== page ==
Common value auction
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A common value auction is a term in economics used to describe an environment in which information about the value of the object for sale is dispersed among bidders. The term is used in different ways by different people. By one definition it describes an auction in which the good being auctioned has the same value to every participant, although none may know exactly what this value is. Some would call this a pure common value auction, using the term common values to describe any auction in which (i) bidders have different information and (ii) one bidder's information would be informative to another bidder about the latter's valuation for the good. This is sometimes called an interdependent values auction. Using the latter definition, the alternative auction model to a common value auction is a private value auction, where each bidder knows his own valuation of the good, but not the valuations of other bidders.
One important phenomenon occurring in common value auctions is the winner's curse. Bidders have only estimates of the value of the good. If, on average, bidders are estimating correctly, the highest bid will tend to have been placed by someone who overestimated the good's value. This is an example of adverse selection very similar to the classic "lemons" example of Akerlof. Rational bidders will anticipate the adverse selection, so that even though their information will still turn out to have been overly optimistic when they win, they do not pay too much on average.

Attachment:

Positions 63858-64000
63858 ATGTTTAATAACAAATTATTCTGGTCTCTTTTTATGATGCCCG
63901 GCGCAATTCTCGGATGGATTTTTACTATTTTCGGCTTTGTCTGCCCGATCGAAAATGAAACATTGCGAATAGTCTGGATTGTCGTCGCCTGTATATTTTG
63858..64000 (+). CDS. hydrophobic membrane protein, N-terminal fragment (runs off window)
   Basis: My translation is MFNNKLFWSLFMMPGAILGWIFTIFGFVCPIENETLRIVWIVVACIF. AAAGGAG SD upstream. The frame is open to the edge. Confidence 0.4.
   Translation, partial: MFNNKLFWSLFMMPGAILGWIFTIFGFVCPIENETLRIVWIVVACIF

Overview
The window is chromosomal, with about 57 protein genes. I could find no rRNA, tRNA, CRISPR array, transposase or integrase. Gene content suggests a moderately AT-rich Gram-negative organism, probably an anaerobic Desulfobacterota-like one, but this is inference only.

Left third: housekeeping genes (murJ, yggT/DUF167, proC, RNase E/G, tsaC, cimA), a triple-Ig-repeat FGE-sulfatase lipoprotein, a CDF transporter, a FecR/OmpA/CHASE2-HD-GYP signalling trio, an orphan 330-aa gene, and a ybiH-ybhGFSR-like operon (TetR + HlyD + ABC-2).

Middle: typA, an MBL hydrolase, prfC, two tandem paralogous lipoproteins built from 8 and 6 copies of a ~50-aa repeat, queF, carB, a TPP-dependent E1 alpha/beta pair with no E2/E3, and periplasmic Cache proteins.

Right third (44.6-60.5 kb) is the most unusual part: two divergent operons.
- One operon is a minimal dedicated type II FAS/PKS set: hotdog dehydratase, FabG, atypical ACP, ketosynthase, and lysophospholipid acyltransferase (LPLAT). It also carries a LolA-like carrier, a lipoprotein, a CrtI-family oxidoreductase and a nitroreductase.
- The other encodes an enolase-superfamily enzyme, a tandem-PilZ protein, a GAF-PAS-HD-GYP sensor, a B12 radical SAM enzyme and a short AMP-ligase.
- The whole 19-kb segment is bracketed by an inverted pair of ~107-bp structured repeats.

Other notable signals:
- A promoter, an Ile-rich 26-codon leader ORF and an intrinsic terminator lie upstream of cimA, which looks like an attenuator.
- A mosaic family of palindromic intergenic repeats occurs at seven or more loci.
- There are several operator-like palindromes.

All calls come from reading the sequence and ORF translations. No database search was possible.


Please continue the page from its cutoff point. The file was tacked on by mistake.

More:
Sometimes the term winner's curse is used differently, to refer to cases in which naive bidders ignore the adverse selection and bid sufficiently more than a fully rational bidder would that they actually pay more than the good is worth. This usage is prevalent in the experimental economics literature, in contrast with the theoretical and empirical literatures on auctions.
In a classic example of a pure common values auction used to illustrate the winner's curse, a jar full of quarters is auctioned off. The jar will be worth the same amount to anyone. However, each bidder has a different guess about how many quarters are in the jar. On average, these guesses might be correct, but if the winner is the bidder with the most optimistic guess, his guess will typically be too high.
Examples of winner's curse may occur in auctions in bidding for very prized paintings, art pieces, antiques etc.
Relationship to Bertrand Competition
Common-value auctions are comparable to Bertrand competition. Here, the firms are the bidders and the consumer is the auctioneer. Firms "bid" prices up to but not exceeding the true value of the item. Competition among firms should drive out profit. The number of firms will influence the success or otherwise of the auction process in driving price towards true value. If the number of firms is small, collusion may be possible. See Monopoly, Oligopoly.
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